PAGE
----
Today Federal Environment Minister Peter Garrett would not comment directly today on reports of impacts in Indonesian waters.

    But he did say more work had started to determine the effects of the spill.

    “As soon as we receive the results from that work we will make them publicly available, as we did with the work done originally at my insistence,” he said.

    “I have always said that this is a very serious matter and we have treated it seriously.

    “We will make sure that every amount of relevant information in respect of environmental impacts is made available. If we think there’s a necessity for more information and for more work to be done, we will get it done.”

    The confirmed death toll of birds affected by the spill is now at 19 but Mr Garrett would not speculate on whether he thought the seemingly low death toll would increase by much.

    “I hope of course … that there’s minimal impact. So I’m not going to start speculating on whether there’ll be increases and what kind of increases there may or may not be,” he said.

    “We will make sure that we will continue to do the work that we undertook in the first instance as a consequence of this event.”

    Spill inquiry

    Today the Federal Government appointed a former senior public servant – former Environment Department secretary David Borthwick – to head a commission of inquiry into the oil spill.

    The company behind the rig, PTTEP Australasia, says it welcomes the opportunity for the facts to be placed on the public record.

    Federal Resources Minister Martin Ferguson says Mr Borthwick will have the power and the authority of a royal commission.

    “This inquiry’s about getting to the bottom of the cause of the incident and the manner in which it was handled,” he said.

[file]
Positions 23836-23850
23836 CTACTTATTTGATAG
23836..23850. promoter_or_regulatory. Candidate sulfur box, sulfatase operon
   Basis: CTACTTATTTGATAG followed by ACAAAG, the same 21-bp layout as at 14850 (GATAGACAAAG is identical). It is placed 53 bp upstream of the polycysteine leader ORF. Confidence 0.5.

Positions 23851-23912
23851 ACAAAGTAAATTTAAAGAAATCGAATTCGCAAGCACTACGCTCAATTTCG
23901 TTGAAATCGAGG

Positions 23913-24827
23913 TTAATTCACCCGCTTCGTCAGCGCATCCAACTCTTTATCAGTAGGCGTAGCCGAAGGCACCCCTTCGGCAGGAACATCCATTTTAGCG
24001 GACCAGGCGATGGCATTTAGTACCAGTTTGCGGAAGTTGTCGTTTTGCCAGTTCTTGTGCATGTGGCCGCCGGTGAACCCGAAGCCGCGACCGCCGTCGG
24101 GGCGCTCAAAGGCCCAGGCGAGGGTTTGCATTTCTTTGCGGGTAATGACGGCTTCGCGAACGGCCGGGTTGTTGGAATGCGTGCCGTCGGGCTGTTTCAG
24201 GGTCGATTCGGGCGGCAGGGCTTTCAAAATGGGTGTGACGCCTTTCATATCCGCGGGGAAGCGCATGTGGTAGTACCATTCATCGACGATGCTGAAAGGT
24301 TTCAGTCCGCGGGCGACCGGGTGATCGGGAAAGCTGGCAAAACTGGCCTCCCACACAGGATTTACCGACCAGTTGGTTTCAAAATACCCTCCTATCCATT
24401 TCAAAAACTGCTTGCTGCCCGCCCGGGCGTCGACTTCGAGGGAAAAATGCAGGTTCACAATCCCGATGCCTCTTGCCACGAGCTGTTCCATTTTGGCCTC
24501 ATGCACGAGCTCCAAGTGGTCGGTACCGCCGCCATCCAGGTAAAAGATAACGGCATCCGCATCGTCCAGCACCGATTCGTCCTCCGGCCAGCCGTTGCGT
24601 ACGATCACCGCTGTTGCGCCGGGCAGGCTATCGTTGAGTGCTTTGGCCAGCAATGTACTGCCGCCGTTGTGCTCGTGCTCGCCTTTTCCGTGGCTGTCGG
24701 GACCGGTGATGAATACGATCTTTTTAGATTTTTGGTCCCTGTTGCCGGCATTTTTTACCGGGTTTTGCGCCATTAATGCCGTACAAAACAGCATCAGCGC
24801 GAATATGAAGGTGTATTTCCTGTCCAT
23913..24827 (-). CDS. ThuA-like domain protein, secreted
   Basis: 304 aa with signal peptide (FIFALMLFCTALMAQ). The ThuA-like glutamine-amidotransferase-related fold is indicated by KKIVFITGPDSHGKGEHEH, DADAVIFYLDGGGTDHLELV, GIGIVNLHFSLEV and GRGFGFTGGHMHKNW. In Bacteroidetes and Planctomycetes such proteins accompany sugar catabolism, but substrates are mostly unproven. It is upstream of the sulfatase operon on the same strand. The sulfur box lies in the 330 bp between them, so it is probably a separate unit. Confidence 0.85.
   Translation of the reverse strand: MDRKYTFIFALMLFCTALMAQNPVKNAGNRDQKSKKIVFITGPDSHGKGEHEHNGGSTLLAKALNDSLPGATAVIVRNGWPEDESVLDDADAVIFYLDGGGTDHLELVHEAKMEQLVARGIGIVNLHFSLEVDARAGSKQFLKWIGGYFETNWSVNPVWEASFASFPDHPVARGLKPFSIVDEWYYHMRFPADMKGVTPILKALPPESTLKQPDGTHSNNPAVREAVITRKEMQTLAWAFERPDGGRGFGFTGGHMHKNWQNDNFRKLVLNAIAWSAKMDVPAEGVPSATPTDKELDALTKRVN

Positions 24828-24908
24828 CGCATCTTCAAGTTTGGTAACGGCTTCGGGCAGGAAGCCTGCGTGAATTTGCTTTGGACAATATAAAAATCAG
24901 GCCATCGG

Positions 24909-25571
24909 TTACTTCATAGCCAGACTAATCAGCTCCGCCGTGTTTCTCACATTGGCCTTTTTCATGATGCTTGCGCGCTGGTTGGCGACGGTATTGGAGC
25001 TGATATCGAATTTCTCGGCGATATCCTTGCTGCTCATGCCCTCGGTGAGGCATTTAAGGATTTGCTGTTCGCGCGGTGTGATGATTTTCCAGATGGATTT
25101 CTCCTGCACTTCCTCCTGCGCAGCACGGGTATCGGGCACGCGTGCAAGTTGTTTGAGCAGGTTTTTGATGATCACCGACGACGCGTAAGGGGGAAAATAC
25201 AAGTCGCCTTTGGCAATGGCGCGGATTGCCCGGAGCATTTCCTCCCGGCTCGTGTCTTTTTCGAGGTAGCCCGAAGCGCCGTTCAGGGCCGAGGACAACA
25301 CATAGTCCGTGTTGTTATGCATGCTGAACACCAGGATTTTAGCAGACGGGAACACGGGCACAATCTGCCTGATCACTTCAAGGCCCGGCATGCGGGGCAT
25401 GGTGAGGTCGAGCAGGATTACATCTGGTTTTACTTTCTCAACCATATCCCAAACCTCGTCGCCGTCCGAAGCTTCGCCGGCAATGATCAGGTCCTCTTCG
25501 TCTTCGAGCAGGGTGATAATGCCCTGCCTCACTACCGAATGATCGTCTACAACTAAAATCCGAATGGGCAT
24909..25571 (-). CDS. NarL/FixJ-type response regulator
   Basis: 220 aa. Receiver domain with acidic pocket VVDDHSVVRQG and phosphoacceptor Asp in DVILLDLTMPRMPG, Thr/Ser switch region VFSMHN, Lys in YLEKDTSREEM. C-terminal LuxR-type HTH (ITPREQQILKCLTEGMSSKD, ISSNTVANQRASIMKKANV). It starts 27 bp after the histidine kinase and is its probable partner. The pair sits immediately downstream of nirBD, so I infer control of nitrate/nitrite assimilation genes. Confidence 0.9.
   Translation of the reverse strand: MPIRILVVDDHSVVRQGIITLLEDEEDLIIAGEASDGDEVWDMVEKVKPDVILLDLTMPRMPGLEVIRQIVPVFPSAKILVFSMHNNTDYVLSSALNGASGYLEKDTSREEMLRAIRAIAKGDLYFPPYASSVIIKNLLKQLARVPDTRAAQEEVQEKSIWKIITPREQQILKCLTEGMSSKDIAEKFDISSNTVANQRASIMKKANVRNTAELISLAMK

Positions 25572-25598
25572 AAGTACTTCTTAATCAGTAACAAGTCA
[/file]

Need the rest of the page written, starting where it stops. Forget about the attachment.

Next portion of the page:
“It’s clearly now our responsibility to work with industry to assess the cause or causes of the incident and also make any necessary changes to the regulatory environment in Australia to try and avoid similar incidents in the future.”

    But Greens Senator Rachel Siewert is concerned Mr Borthwick does not have any judicial or investigative experience.

    She says the Government must guarantee the inquiry will be conducted in public.

    “Under the terms of reference and the process set up, it could be entirely done behind closed doors,” she said.

    “We don’t think that’s adequate so we’re seeking an absolute commitment that there will be a public inquiry.”

    Federal Environment Minister Peter Garrett says that is up to the commissioner.

    “As to whether the commissioner determines to have public hearings or not in relation to the oil spill inquiry is a matter for him,” he said.

    “My expectation would be that he would give pretty open thought to the opportunity for public inquiry participation, but it’s a matter for the commissioner.”

    Opposition Environment spokesman Greg Hunt says the inquiry should also examine a separate gas leak in the oil spill region.

    “It’s inexplicable that the Government has excluded the seven-week cover up of the East Puffin gas leak,” he said.

    “This was a gas leak which was 50 kilometres from the West Atlas oil rig leak and yet we heard nothing for seven weeks.”

    Mr Borthwick is due to hand down his findings by April.

    http://www.abc.net.au/news/stories/2009/11/05/2734579.htm

    © 2009 ABC